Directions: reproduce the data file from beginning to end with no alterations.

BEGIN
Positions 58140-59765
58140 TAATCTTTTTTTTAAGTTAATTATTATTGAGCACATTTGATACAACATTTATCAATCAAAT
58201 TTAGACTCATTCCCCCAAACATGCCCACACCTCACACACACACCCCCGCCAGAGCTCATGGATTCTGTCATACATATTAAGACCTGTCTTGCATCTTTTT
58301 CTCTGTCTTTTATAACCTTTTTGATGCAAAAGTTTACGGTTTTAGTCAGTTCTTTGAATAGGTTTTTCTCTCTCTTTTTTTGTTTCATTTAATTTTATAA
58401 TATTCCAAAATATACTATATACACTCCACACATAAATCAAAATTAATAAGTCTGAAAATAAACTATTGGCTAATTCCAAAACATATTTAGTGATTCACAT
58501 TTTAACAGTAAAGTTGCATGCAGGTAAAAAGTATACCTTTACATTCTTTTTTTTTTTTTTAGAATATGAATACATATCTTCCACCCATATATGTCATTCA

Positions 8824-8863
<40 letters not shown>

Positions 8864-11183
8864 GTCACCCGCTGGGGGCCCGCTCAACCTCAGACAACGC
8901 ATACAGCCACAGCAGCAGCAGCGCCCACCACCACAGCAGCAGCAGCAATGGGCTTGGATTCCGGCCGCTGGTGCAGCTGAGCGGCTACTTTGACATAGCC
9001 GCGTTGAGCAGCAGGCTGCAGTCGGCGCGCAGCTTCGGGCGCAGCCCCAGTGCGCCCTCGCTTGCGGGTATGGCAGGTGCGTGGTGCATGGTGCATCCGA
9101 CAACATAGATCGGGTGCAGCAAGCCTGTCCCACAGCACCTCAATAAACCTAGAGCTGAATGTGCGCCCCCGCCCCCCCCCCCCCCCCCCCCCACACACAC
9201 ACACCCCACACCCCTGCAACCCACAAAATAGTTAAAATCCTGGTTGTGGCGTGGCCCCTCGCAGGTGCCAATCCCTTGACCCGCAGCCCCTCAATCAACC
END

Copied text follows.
Positions 58140-59765
58140 TAATCTTTTTTTTAAGTTAATTATTATTGAGCACATTTGATACAACATTTATCAATCAAAT
58201 TTAGACTCATTCCCCCAAACATGCCCACACCTCACACACACACCCCCGCCAGAGCTCATGGATTCTGTCATACATATTAAGACCTGTCTTGCATCTTTTT
58301 CTCTGTCTTTTATAACCTTTTTGATGCAAAAGTTTACGGTTTTAGTCAGTTCTTTGAATAGGTTTTTCTCTCTCTTTTTTTGTTTCATTTAATTTTATAA
58401 TATTCCAAAATATACTATATACACTCCACACATAAATCAAAATTAATAAGTCTGAAAATAAACTATTGGCTAATTCCAAAACATATTTAGTGATTCACAT
58501 TTTAACAGTAAAGTTGCATGCAGGTAAAAAGTATACCTTTACATTCTTTTTTTTTTTTTTAGAATATGAATACATATCTTCCACCCATATATGTCATTCA

Positions 8824-8863
<40 letters not shown>

Positions 8864-11183
8864 GTCACCCGCTGGGGGCCCGCTCAACCTCAGACAACGC
8901 ATACAGCCACAGCAGCAGCAGCGCCCACCACCACAGCAGCAGCAGCAATGGGCTTGGATTCCGGCCGCTGGTGCAGCTGAGCGGCTACTTTGACATAGCC
9001 GCGTTGAGCAGCAGGCTGCAGTCGGCGCGCAGCTTCGGGCGCAGCCCCAGTGCGCCCTCGCTTGCGGGTATGGCAGGTGCGTGGTGCATGGTGCATCCGA
9101 CAACATAGATCGGGTGCAGCAAGCCTGTCCCACAGCACCTCAATAAACCTAGAGCTGAATGTGCGCCCCCGCCCCCCCCCCCCCCCCCCCCCACACACAC
9201 ACACCCCACACCCCTGCAACCCACAAAATAGTTAAAATCCTGGTTGTGGCGTGGCCCCTCGCAGGTGCCAATCCCTTGACCCGCAGCCCCTCAATCAACC